We hope that this Third Industrial Revolution will provide apt solutions for the more-than-just-interesting design challenges the world faces.

We hope that designers will put their skills to use to design for a better world, and focus on values, attitudes and resources that increase quality of life.

We hope that governments invest massively in R&D to foster innovation beyond the high-risk, financially driven free market.


As organizers of the Cognitive Cities Conference and urbanism geeks, we were particularly happy to see visions of the future of cities among the input, too.

Cities have always been a focal point for innovation and early tech adoption. We expect urban spaces to open up to all kinds of connected things, ranging from smart screen solutions to responsive buildings and vehicles.

Cultural identity, as mentioned before, might be provided or at least fostered on the local level. Think urban “villages” within cities, strong tribe-like connections. These “tribes” might be defined regionally, within the city, or by shared interests, spread out across several cities.

Either way, we can expect that cities will become more responsive, both on an architectural and a transportation level. Truly interesting things won’t happen in the planned corporate cities of East Asia, but in the messy underbellies of big, organically grown cities, ranging from Sterling’s notion of Favela Chic to grassroots tech activism in the hackerspaces of New York, Hong Kong, Berlin, Rio and Shanghai.

So what? (aka What does it all mean?)

Now where does all that leave us? We see some big drivers of change as outlined in the beginning. Across the field and in all disciplines, things are getting more connected. This holds true for the global – world, country, economy, internet – as well as the super local – our homes, our gadgets, our bodies. The network is the absolute paradigm, now more than ever. Decentralization means a redistribution of power. It also means that if you pull one string, something might unravel in unexpected places. If there’s one thing that seems certain, it’s that we’re headed for more complexity, not less. In your business, embrace this complexity. There’s a ton of opportunities in there.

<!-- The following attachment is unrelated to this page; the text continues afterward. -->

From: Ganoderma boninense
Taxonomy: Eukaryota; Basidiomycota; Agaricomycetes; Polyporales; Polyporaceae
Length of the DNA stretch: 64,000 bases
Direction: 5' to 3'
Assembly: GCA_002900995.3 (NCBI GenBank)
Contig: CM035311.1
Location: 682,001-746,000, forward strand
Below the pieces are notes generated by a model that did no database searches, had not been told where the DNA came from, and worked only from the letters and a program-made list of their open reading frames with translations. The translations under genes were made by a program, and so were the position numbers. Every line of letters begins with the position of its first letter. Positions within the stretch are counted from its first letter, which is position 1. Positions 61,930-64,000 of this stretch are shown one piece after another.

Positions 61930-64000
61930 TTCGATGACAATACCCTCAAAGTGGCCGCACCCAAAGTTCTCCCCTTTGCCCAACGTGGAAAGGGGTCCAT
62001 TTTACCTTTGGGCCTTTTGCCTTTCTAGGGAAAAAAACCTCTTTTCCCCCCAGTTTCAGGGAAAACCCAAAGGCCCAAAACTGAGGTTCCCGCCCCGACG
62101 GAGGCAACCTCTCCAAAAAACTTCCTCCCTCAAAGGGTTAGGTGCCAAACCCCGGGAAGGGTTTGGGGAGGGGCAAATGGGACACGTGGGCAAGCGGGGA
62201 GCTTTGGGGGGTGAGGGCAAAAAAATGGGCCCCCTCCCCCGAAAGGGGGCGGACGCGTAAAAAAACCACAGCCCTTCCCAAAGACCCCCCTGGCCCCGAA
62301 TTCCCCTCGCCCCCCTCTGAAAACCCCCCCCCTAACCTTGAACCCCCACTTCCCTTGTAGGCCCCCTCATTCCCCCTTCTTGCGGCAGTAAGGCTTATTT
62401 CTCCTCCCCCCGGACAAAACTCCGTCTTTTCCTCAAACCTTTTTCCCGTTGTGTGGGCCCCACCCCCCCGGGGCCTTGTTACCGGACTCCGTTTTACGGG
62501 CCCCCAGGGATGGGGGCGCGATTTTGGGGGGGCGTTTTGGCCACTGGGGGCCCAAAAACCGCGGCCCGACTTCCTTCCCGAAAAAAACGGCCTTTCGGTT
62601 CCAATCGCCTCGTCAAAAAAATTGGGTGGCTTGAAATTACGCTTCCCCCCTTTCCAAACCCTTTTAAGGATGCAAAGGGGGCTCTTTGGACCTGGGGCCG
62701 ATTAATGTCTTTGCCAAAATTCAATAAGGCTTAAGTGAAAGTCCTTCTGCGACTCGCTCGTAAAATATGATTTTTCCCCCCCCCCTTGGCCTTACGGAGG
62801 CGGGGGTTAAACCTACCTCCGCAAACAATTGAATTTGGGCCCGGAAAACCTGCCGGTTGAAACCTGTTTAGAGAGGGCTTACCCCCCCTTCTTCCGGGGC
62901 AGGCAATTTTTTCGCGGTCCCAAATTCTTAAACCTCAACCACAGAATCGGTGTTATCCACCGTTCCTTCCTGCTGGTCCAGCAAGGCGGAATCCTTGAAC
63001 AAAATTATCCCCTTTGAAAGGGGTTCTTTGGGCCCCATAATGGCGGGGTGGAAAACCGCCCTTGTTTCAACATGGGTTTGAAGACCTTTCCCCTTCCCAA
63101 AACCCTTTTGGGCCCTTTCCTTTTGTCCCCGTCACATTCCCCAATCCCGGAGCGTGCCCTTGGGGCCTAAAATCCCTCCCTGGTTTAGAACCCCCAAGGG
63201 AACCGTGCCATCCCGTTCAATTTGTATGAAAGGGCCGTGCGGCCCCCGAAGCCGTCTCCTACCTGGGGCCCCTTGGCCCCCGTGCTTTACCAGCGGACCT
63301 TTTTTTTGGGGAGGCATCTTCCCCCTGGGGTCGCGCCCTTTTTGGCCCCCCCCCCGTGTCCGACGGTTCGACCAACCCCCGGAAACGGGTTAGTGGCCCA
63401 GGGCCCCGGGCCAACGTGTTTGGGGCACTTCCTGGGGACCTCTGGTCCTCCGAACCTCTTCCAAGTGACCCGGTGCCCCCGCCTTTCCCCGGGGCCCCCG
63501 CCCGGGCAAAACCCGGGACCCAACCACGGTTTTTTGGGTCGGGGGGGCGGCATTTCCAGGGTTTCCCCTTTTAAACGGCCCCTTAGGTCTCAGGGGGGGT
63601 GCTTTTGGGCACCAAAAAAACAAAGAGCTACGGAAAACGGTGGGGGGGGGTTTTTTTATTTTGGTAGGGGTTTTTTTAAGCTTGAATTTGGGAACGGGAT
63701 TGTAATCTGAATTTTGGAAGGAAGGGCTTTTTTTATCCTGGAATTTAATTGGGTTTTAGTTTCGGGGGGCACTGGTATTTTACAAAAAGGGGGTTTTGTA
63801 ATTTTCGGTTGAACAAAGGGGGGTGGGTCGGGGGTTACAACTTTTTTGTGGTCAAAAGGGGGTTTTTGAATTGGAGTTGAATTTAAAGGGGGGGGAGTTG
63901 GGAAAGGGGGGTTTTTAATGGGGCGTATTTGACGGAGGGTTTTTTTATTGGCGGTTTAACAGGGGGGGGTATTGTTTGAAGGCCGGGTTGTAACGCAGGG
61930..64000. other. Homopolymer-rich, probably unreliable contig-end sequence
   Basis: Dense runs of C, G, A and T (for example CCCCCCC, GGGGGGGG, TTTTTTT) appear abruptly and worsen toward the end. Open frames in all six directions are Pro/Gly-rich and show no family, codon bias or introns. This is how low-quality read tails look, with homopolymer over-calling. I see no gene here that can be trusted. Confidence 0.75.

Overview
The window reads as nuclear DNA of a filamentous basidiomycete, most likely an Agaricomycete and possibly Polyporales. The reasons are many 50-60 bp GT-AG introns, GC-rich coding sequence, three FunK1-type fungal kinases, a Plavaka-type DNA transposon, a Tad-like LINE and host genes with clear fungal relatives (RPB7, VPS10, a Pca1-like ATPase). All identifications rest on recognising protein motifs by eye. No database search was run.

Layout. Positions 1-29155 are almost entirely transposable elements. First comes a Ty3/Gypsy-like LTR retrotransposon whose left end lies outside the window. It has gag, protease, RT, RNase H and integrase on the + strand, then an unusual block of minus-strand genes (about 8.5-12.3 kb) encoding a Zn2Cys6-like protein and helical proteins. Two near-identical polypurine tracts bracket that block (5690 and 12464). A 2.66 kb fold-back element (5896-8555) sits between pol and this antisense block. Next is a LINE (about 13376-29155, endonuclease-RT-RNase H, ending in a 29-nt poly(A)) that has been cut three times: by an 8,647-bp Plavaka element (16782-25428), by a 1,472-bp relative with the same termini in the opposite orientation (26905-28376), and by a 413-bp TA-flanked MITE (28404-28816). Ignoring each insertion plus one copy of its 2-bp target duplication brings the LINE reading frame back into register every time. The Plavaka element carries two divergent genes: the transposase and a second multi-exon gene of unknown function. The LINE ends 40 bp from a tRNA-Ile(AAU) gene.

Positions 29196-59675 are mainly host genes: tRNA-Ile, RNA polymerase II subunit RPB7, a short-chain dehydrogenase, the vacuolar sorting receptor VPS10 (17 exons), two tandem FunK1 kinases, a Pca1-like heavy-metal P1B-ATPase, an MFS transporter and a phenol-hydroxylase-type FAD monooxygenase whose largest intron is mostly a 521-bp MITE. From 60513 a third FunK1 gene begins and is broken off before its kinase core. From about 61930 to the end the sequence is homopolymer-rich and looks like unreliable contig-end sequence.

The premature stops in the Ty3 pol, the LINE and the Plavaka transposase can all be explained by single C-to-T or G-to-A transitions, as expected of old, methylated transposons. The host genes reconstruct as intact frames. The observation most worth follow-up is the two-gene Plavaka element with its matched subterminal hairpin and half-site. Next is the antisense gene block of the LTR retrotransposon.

grandmaster FLAX ~ II “grandmaster FLAX ~ II” by striatic, on Flickr. CC (by).

The cultural and socio-economic implications of all these things are huge. In a nutshell, we expect culture to thrive while parts of the content industries fail. Yet, the overall global economic structures will lead to certain uncertainties that foster small, bottom-up business and innovation.

That said, this is a blog about digital strategy, so let’s not go to deep into fields where we lack reliable data and rather look at the things we actually know.

Rather than giving any concrete answers, we have more questions for your business.

  • Look at your current business. What are its touchpoints with the digital sphere? Do you get as much out of every single one as you possibly could? Where do you not currently see any of these touchpoints? Have a really thorough look at those places – chances are you’re missing something.
  • How can you connect all aspects of your organization with all the other parts? How can you connect them more with people, ideas, products outside your sphere of direct influence? Looking at these scenarios through your users’ eyes, what would really have a positive impact? What would make you say “whoa!”, and mean it?
  • Does your business rely on a centralized offer that sells scarcity? Think again.
  • Whatever you offer, chances are it’s going to be hacked. Hope that it is: if it’s not relevant enough to get hacked, you’re in trouble. Encourage the interaction, empower these power users. They’re your best friends.
  • Is there someone in your company who smugly says they have “no clue about technology”? We think that’s nothing to boast of. Offer to help and build structures that allow your teams to stay on top of trends. Also, make sure everybody knows that feeling good for not knowing things isn’t an option1.
  • Whether you offer software, a service or a physical product, do you play fair? Do you allow for your users to export their data? Is it easy? Do you monetize your users’ data? Do they know how, and what it means? Can they opt out, for example by paying a premium? Are there bits of fine print in your ToS that you’re embarrassed by? When are you going to rewrite them? Why don’t you invite your users to pitch in?